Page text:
The report, part of a biennial series, again "demonstrates how severely climate change will affect New York," said Cynthia Rosenzweig, a climate scientist at Columbia University and NASA. She is co-chair of the New York City Panel on Climate Change, which issued the report. "There will be higher temperatures, more heat waves and heavy precipitation."
This year's study is the first to provide projections to 2100. Former Mayor Michael Bloomberg convened the panel Rosenzweig helps lead in 2008 to help set New York's sustainability and climate action agenda. It became an official part of city government in 2012 and is required to update climate projections about every two years. The group is made up of scientists from NASA's Goddard Institute for Space Studies, Columbia University, Hunter College, Princeton University and other academic institutions.
State legislatures in coal-dependent parts of the country are taking action to delay complying with the Obama administration's Clean Power Plan.
Since the 2015 legislative session convened last month, at least a dozen states have introduced bills that effectively increase bureaucratic red tape and stall states from submitting compliance plans to the Environmental Protection Agency (EPA). And, in some cases, the bills grant legislatures the power to veto their states' carbon emission reduction plans.
Three states––Kentucky, Virginia and Pennsylvania––have already enacted such laws.
The bills introduced in West Virginia, Minnesota and Montana, for instance, require that state plans be submitted to the legislature for approval before they go to the EPA. In Colorado, legislators want the state utility commission to sign off on the plan before it goes to Washington.
The maneuvering has quickly spread well beyond the borders of coal-rich states. In Nebraska, Arizona and South Dakota, lawmakers are trying to require that their states' environmental agencies prepare a preliminary report detailing the plans' impact on the economy.
"The overall strategy is to find ways to choke the state plan with red tape one way or the other," said Aliya Haq, a director in the climate-and-clear-air program at the Natural Resources Defense Council. "These bills are all misguided in that they ironically limit the state's options," she said.
A Pennsylvania congressman wanted to know how his state and two neighboring states oversee the disposal of the often toxic waste generated by fracking oil-and-gas wells.
Now, Matthew Cartwright has some answers, and he finds them late–and lacking.
Cartwright, a Democrat from eastern Pennsylvania, launched the investigation in his state last October. A month later, he expanded his inquiry to Ohio and West Virginia.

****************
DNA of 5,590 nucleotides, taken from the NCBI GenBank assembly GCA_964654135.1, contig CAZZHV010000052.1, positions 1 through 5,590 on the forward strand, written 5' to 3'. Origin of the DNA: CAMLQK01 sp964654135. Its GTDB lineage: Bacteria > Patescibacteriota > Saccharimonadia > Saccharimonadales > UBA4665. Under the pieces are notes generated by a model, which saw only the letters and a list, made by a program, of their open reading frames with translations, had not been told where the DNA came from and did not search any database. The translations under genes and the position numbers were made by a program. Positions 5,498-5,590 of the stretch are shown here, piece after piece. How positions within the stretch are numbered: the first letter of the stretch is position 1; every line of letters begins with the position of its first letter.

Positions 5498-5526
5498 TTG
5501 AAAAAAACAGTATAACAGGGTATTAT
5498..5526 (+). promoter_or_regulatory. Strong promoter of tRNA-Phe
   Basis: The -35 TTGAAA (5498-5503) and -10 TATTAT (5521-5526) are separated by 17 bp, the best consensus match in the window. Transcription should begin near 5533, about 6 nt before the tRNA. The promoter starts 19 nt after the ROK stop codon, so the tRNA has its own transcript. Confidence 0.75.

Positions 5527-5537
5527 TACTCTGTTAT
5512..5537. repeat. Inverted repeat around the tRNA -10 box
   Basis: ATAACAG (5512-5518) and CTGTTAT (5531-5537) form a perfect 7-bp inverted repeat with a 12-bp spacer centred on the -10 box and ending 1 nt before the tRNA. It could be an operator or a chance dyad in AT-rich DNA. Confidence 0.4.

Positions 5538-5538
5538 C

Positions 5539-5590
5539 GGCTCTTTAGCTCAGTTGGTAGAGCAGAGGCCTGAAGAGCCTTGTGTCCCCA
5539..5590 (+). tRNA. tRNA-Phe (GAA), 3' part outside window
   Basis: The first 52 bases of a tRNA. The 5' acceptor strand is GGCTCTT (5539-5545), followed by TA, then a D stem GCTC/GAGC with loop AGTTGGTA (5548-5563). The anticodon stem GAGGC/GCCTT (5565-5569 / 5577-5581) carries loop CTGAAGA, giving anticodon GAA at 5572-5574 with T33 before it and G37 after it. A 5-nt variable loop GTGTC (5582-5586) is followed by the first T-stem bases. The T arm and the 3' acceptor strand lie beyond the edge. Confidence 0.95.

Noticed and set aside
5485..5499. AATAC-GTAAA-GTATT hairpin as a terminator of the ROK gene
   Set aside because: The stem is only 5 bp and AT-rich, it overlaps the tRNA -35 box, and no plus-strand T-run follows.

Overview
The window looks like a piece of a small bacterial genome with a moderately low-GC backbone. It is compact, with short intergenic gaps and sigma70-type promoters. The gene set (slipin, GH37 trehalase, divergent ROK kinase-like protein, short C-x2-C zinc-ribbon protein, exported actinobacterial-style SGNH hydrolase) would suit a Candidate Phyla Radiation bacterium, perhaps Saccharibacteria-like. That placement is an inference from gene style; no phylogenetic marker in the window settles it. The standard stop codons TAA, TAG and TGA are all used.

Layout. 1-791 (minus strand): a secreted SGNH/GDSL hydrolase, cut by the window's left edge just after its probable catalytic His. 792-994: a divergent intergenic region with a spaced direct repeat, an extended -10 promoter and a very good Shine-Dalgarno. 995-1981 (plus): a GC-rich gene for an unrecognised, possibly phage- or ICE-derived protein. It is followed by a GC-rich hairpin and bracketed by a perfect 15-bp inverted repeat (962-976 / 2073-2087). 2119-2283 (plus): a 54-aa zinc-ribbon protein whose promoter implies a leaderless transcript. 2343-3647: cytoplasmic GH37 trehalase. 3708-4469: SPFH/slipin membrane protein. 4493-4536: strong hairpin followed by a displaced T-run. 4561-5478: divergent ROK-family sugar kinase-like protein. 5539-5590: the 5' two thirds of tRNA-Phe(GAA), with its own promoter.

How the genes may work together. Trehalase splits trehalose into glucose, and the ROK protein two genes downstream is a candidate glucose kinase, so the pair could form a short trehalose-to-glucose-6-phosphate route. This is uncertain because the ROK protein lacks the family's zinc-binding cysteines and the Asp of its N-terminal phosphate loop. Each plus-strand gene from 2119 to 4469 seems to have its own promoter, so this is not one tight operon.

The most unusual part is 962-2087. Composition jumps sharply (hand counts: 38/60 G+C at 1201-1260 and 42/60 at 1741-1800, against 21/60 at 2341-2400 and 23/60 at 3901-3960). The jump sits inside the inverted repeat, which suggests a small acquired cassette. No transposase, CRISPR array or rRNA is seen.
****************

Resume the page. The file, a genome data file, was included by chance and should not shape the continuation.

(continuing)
Responses from two states failed to provide substantive, detailed information to the congressman while one state has ignored the request.
Among the issues Cartwright raised:
How each state inspects oil-and-gas waste facilities.
What information the states require to pinpoint what's in the waste.
An explanation of the process for handling complaints regarding fracking waste disposal.
Answers to those questions are important for both residents and the environment in regions that are disposing of huge quantities of fracking waste, Cartwright said in an email interview.
"States continually argue that this is a state's issue and they can best handle it," Cartwright said. "We are simply asking states to please provide a little more insight into how they handle this issue and more importantly, how they enforce their own regulations.
During a week of United Nations climate negotiations in Geneva, the draft of a new treaty got longer and more complex, rather than shorter and simpler as leaders had planned. That may nonetheless represent progress, according to participants and environmentalists.
The other day, Leslie Samuelrich got a call from a financial adviser looking for investments that matched his clients' wishes. "I have two sisters who came in that inherited money from their dad," the adviser told her. "And they both absolutely do not want any of their money in fracking companies."
Other callers just say "I want to invest fossil fuel free," said Samuelrich, president of Green Century Capital Management, a 20-year-old company with two diversified mutual funds that exclude fossil fuel companies. "Those are the words they're using, so the divestment movement has resonated with people."
The increased business for Samuelrich and others offering fossil-free investments is a secondary benefit of the fast-growing divestment movement that has members hanging giant banners and staging protests, street theater, sit-ins and other actions as part of the first Global Divestment Day on Friday.
Hundreds of divestment campaigns are underway around the world, with most of them targeting big-money investors such as university endowments and pension funds. Some are targeting banks and governments that support harmful fossil fuel projects. Today, they are all trying to make themselves heard, from Alaska to Florida, and in Toronto, Sydney, Australia and many other major cities.
Their message is this: Climate change is an urgent and moral matter. Having investments in oil, natural gas and coal companies is a de facto endorsement of the companies' push for more supplies and their efforts to derail efforts to tackle climate change. The groups want investors to stop adding fossil fuel stocks and bonds to their portfolios, and to sell off existing fossil fuel holdings over a five-year period.
Such highly publicized campaigns may be aimed at mega-money managers, but combined with other climate change initiatives, they have helped convince a growing wave of smaller players and individuals to rethink their investments too.
As harsh as the current long-running California drought has been, conditions in the American West will substantially worsen in coming years, according to new research.
Later this century, the American Southwest and Central Plains are likely to experience catastrophic drought worse than any in the last millennium, according to research published today by scientists from NASA, the Lamont-Doherty Earth Observatory and Cornell University. The hotter and dryer conditions will be "driven primarily" by human-caused climate change and could be so severe that communities will struggle to adapt, the study finds.
Eugene Wahl, a paleoclimatologist at the National Oceanic and Atmospheric Administration in Boulder, Co., called the results "stunning."